Category Archive for: AGING AND INEQUALITY BASED IN AGE

Inequalities Related to Aging

Inequalities Related to Aging In previous chapters. we have seen how prejudice and discrimination may be directed toward individuals based on ascribed characteristics-such as race ethnicity or gender-over which they h ave no control.The same holds true for age. Ageism Stereotypes regarding older persons reinforce ageism. defined in Chapter 4 as prejudice and discrimination against people on the basis…

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Late Adulthood

Late Adulthood Late adulthood is generally considered to begin at age 6S-which formerly was referred to as the “normal” retirement age. However. with changes in Social Securityregulations that provide for full retirement benefits to be paid only after a person reaches 66 or 67 years of age (based upon the individuals year of birth). many older persons have chosen to retire…

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Middle Adulthood

Middle Adulthood Prior to the twentieth century, life expectancy in the United States was only about 47 years, so the concept  of middle adulthood-people between the ages of 40and 65-did not exist until fairly recently. Normal changes in appearance occur during these years, and  although these changes have little relationship to aperson’s health or physical functioning, they…

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Young Adulthood

Young Adulthood Young adulthood, which follows adolescence and lasts to about age 39, is socially significant because during  this time people are expected to get married. havec ildren, and get a job. People who do not fulfill these activties during young adulthood tend to be viewed negatively. Individuals who do not get married by age 39 are often…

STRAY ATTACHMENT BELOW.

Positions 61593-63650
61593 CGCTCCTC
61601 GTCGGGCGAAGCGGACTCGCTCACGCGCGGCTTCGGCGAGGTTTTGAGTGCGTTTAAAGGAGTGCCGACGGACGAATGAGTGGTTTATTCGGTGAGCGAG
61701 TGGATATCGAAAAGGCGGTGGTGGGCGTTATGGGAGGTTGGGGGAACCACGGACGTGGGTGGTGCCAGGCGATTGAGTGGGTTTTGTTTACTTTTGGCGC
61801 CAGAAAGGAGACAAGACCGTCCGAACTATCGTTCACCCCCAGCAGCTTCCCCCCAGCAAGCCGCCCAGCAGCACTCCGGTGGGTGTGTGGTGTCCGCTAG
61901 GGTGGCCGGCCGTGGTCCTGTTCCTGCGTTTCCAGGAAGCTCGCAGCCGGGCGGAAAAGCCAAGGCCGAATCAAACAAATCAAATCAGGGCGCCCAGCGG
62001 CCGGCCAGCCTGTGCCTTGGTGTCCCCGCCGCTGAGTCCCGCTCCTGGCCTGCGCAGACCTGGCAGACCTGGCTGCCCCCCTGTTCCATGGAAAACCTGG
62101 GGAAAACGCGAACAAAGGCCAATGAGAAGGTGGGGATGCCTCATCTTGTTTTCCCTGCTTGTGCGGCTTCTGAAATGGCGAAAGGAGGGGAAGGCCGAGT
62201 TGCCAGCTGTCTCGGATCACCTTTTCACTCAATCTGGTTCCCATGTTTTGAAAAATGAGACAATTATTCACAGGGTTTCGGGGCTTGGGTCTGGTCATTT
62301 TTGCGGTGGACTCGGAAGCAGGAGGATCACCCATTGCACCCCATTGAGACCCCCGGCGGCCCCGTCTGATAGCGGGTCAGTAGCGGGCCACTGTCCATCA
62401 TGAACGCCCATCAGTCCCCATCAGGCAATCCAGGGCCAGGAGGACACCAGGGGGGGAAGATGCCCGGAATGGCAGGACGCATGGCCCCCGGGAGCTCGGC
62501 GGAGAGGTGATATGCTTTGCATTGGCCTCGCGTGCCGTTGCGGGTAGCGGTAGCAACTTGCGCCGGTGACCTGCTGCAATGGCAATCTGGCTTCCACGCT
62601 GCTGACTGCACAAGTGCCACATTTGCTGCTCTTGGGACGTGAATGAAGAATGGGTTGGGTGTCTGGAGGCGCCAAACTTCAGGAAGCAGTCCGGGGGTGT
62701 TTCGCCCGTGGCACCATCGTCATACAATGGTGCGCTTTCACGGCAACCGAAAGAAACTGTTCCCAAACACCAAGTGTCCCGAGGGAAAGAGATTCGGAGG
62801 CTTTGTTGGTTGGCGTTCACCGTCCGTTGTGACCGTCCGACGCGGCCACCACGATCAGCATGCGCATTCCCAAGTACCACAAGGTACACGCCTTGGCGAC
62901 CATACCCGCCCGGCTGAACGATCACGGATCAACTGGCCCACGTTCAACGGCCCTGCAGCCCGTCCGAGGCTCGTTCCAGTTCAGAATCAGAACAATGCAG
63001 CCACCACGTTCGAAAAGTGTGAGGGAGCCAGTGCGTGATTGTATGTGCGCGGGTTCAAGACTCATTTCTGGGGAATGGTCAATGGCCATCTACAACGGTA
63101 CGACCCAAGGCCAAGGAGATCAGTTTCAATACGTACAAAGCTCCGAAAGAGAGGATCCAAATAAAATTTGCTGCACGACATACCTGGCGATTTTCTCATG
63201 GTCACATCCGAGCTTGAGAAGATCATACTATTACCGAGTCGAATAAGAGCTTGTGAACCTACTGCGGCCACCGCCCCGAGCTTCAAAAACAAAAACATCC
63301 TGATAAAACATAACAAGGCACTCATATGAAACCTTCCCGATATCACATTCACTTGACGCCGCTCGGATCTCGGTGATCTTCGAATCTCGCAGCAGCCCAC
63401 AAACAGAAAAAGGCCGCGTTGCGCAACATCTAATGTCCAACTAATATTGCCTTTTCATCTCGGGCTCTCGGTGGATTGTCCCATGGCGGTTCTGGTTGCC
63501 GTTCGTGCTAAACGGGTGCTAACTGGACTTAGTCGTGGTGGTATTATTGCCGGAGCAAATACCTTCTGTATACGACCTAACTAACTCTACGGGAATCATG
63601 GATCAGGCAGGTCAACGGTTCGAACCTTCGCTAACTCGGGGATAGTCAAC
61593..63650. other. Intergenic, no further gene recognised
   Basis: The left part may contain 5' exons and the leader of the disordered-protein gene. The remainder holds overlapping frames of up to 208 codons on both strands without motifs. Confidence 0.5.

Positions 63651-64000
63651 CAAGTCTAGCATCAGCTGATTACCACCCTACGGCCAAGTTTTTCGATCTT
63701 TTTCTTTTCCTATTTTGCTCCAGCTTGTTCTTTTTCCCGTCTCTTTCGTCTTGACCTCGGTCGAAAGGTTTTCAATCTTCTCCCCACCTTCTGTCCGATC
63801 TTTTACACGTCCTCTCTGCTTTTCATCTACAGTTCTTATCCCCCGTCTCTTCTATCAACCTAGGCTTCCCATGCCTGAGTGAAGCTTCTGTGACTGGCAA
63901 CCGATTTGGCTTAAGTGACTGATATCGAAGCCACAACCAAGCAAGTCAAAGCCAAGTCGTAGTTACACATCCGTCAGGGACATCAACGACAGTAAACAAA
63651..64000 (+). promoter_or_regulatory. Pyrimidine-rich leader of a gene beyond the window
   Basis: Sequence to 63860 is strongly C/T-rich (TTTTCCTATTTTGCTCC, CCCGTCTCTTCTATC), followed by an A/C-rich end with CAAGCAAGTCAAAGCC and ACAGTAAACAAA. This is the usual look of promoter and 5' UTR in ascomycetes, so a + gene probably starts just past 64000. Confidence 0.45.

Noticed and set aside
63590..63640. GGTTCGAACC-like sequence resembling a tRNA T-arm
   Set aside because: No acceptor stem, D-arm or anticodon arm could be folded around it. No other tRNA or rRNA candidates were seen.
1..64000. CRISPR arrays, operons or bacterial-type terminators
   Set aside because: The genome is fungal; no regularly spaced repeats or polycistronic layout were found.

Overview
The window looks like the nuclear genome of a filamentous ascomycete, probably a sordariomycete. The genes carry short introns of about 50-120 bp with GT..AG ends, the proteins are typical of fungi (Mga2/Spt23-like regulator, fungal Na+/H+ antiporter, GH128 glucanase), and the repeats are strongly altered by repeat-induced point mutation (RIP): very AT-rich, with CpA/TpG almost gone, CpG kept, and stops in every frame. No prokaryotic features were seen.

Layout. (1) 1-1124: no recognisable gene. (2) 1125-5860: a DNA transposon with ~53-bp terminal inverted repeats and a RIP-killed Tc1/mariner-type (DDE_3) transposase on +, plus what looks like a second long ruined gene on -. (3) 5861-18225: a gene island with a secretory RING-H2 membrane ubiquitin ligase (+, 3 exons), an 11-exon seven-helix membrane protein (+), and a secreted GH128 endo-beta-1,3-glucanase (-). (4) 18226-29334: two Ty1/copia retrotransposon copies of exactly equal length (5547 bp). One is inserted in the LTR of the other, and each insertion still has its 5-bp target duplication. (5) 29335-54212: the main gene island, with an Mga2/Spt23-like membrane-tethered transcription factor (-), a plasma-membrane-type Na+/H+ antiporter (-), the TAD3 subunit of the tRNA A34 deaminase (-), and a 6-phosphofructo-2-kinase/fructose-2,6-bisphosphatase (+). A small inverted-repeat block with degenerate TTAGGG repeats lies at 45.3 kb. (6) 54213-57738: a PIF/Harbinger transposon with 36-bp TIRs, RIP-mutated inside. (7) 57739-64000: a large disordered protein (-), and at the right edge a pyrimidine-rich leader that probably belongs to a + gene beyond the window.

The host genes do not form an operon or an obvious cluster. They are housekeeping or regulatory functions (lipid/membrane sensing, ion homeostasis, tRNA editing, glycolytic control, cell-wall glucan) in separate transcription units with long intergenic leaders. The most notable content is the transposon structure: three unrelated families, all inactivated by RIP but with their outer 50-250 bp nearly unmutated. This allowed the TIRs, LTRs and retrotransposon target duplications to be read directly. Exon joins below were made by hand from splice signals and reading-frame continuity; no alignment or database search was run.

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Adolescence

Adolescence In contemporary industrialized countries, adolescence roughly spans the teenage years, although some analysts place the lower and upper ages at 15 and 24. Before the twentieth century, adolescence did not exist as an age category. Today, it is a period in which young  people are expected to continue their education andperhaps hold a part-time job. What inequalities based…

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Infancy and Childhood

Infancy and Childhood Infancy (bir’~l to age 2) and childhood (ages 3 to 12) are typically thought of as carefree years; however, children are among the most powerless and vulnerable people in society. Histori cally, children were seenas the property of their parents, who could do with them as they pleased (Tower, 1996). In fact, whether an infant survives…

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Age and the Life Course in Contemporary Society

Age and the Life Course in Contemporary Society During the twentieth century, life expectancy steadily increased as industrialized nations developed better water and sewage systems, improved nutrition, and  made tremendous advances in medical science. However However.children today are often viewed as an economic liability; they cannot contribute to the family’s financial well-being and must be supported. In industrialized and postindustrial societies, the…

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A Case Study: Aging, Gender, and Japanese Society

A Case Study: Aging, Gender, and Japanese Society A Significant increase in the older population in Japan has occurred over the past 30 years. whereas it took  almost a century in North America and Europe. If the present trend continues in Japan. by 2025 people age 65 and over will make up about 25 percent of the total population. and…

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Industrial and Postindustrial Societies

Industrial and Postindustrial Societies In industrial societies. living standards improve and advances in medicine contribute to greater longevity for more people. Although it is often believed that lessindustrialized countries accord greater honor. prestige. and respect to older people. some studies have found that the stereotypical belief that people in such nations will be taken care of by their relatives. particularly daughters and…

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Agein Global Perspective

Age in Global Perspective Physical and sociocultural environments have different effects on ‘how people experience aging and old age. In fact. concepts such as young and old may vary considerably from culture to culture. Unlike the sophisticated data-gathering techniques used to determine the number of older people in high-income and middle-income nations. we know less about the life expectancies and the aging…

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